Bisley Shooting Clubs in last stand
CLUB members at the National Shooting Centre at Bisley have raised alarm bells over the future of their clubhouses.
Almost 30 clubs at Bisley Camp have banded together to form the Association of Bisley Clubs and Tenants (ABCAT) in response to an unprecedented hike in their rent and leases by the National Rifle Association, whose headquarters are also at Bisley.
ABCAT warns that the NRAs actions could see the demise of a number of historic names, including the Artists Rifles Clubhouse, built almost 100 years ago for members of the Artists Rifles Regiment that was incorporated into the Special Air Services after the Second World War.
Meanwhile, a group of Conservative MPs called on the Charity Commission to investigate the NRA, which was set up as a charity to promote marksmanship.
The Artists Rifles is one of a number of organisations at Bisley that have taken legal action against the NRA, but now fears for its survival due to the financial impact of a four-year long legal wrangle over a demand for a five-fold increase in its annual ground rent. It is now awaiting the findings of arbitration due at the end of this week.
In a flurry of claims and counter claims, Mr Andrew Mercer, who took over as CEO of the NRA in 2012, says: “The terms on the lease were agreed on in February this year and were signed by both parties – it’s a matter of pubic record.”
However, Mr Moss Mustafa, who took over the lease and chairmanship of the clubhouse in 2003, describes this as “incorrect” as court proceedings have not been discontinued, only “stayed”, adding: “We have agreed the lease terms but we have still not agreed on the definition of the “Landlord’s Fixtures” nor the definition of the “Tenants Improvements.”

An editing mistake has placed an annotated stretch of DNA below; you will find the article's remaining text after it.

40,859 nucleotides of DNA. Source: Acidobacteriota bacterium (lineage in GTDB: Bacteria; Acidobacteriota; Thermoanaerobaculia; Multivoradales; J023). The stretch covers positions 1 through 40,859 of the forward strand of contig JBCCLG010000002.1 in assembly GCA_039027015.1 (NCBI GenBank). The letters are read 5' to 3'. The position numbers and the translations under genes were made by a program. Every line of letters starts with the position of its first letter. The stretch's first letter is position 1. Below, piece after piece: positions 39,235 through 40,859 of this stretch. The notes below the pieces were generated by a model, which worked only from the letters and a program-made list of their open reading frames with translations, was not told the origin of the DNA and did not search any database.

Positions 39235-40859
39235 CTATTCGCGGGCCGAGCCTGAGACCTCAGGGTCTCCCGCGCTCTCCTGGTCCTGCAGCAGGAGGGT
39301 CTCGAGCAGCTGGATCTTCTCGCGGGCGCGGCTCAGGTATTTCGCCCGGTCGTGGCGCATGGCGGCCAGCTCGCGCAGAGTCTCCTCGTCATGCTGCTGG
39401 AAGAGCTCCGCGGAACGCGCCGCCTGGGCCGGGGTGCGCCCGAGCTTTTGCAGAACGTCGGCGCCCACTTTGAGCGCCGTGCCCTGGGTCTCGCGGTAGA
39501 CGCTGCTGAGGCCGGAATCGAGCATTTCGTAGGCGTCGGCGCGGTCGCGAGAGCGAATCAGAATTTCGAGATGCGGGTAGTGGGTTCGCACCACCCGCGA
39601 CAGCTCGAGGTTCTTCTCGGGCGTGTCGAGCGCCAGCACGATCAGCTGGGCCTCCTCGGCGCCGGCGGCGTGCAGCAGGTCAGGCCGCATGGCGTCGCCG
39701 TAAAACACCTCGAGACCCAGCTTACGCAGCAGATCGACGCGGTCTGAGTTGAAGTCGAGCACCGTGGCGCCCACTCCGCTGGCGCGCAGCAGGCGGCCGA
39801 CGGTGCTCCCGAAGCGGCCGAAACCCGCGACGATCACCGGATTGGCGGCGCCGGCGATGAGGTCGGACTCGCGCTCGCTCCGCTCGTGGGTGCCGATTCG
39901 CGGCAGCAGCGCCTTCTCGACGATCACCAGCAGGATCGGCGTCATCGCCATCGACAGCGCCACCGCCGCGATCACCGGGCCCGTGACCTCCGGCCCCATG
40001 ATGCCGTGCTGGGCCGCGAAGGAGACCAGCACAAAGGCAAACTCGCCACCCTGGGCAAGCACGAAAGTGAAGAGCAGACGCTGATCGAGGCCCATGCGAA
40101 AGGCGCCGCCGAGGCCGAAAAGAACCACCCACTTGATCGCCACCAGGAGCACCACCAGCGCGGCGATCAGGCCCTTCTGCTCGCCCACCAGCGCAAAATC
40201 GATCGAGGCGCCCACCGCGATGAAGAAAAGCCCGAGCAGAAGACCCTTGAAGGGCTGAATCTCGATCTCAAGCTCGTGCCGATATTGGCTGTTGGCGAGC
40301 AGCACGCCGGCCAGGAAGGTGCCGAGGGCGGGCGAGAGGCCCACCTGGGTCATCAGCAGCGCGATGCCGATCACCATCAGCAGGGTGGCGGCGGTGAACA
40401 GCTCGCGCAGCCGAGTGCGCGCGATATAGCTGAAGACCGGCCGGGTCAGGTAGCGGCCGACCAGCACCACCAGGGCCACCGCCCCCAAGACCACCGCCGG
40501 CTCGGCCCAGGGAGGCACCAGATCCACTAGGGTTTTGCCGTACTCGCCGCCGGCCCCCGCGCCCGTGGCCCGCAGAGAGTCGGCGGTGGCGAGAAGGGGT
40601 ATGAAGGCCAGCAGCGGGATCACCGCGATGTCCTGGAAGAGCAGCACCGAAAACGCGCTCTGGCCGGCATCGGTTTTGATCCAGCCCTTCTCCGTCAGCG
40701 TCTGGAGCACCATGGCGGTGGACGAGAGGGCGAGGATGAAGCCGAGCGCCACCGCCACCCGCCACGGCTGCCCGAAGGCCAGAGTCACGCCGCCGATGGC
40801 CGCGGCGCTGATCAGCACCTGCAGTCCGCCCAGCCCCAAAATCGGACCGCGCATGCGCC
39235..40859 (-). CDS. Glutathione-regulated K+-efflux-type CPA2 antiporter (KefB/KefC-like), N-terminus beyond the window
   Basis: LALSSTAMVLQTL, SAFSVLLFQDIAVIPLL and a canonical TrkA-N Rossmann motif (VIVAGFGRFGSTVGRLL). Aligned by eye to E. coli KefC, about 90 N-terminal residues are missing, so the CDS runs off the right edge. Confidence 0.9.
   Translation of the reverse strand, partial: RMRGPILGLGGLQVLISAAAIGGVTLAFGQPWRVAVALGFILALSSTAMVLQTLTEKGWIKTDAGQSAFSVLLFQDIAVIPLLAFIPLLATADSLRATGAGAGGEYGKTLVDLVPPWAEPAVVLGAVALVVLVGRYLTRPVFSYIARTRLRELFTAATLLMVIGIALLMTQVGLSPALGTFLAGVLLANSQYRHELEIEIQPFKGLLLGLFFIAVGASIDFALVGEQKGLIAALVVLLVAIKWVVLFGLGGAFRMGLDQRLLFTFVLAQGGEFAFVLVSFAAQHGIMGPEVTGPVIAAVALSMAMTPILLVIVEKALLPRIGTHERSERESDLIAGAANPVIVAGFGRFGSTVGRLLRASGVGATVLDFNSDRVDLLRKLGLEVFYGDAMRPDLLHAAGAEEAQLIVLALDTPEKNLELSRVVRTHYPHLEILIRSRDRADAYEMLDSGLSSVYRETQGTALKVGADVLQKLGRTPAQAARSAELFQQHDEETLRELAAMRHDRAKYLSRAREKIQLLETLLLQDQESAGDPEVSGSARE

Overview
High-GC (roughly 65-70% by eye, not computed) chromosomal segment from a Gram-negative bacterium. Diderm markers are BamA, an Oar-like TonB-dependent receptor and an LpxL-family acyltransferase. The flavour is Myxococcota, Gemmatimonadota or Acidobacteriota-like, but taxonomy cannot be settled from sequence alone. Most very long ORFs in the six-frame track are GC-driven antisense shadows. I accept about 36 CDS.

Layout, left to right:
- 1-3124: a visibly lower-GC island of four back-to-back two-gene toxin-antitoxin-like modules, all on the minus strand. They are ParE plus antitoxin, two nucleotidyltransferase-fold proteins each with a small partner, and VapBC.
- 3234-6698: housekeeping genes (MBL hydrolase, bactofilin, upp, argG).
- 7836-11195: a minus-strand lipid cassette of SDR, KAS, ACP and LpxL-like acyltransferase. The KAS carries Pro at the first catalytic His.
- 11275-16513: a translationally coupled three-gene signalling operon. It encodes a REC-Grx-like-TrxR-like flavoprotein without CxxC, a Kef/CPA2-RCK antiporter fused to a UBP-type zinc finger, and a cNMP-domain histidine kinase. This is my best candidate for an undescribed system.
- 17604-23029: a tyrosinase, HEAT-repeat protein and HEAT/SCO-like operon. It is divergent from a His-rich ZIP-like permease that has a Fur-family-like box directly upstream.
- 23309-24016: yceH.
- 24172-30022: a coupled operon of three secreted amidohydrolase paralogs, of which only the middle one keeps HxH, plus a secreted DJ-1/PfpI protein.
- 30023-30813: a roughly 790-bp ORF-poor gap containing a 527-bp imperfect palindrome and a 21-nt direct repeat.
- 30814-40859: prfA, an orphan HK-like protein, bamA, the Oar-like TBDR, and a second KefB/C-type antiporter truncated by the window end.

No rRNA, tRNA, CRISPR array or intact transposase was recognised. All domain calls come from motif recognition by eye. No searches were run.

Mr Mustafa says: “The NRA has continued to insist on a rent of £14,700 pa despite being unable to justify this amount to our surveyor.”
The NRA has now taken the issue to rent Arbitration and the ARC fears it is likely to cost them around £20,000 in addition to surveyors’ fees and has launched a fundraising campaign on Justgiving to enable it to continue its battle.
Mr Mercer is also challenging the Artists Rifles Clubhouse’s military links, saying it is held under a private tenancy. He added that, “if servicemen want to use the club for social reasons we understand that, Bisley is lovely, but I don’t think that justifies a cheaper rent from the NRA”.
Mr Mustafa points out that “a number of veterans have helped to fund the £1.2million spent on purchasing the ARC, refurbishing a dilapidated building that had not traded in for two years, effectively subsidising a loss-making business for 14 years since its acquisition in 2003. The other investors were happy for the lease to be in my name as there is trust amongst us.”
Mr Mercer says that The NRA supports the work of about 850 clubs across the UK, of these about 27 have clubhouses at Bisley, explaining that the 108 tenants at Bisley are a combination of residential and clubhouse tenants.
“We are simply trying to apply a rent that is fair and equitable,” he says. “A number of tenants have had very cheap terms over many years. For those who had been paying a fair and marketable rent before, the increase has been very modest. But if you were previously paying a small rent, the rent increase will seem higher.”
ABCAT claims the NRA’s actions run contrary to its role as a national governing body for shooting, which Mr Mercer refutes, saying that Bisley is recognised around the world as the home of target shooting and the most important range in Western Europe.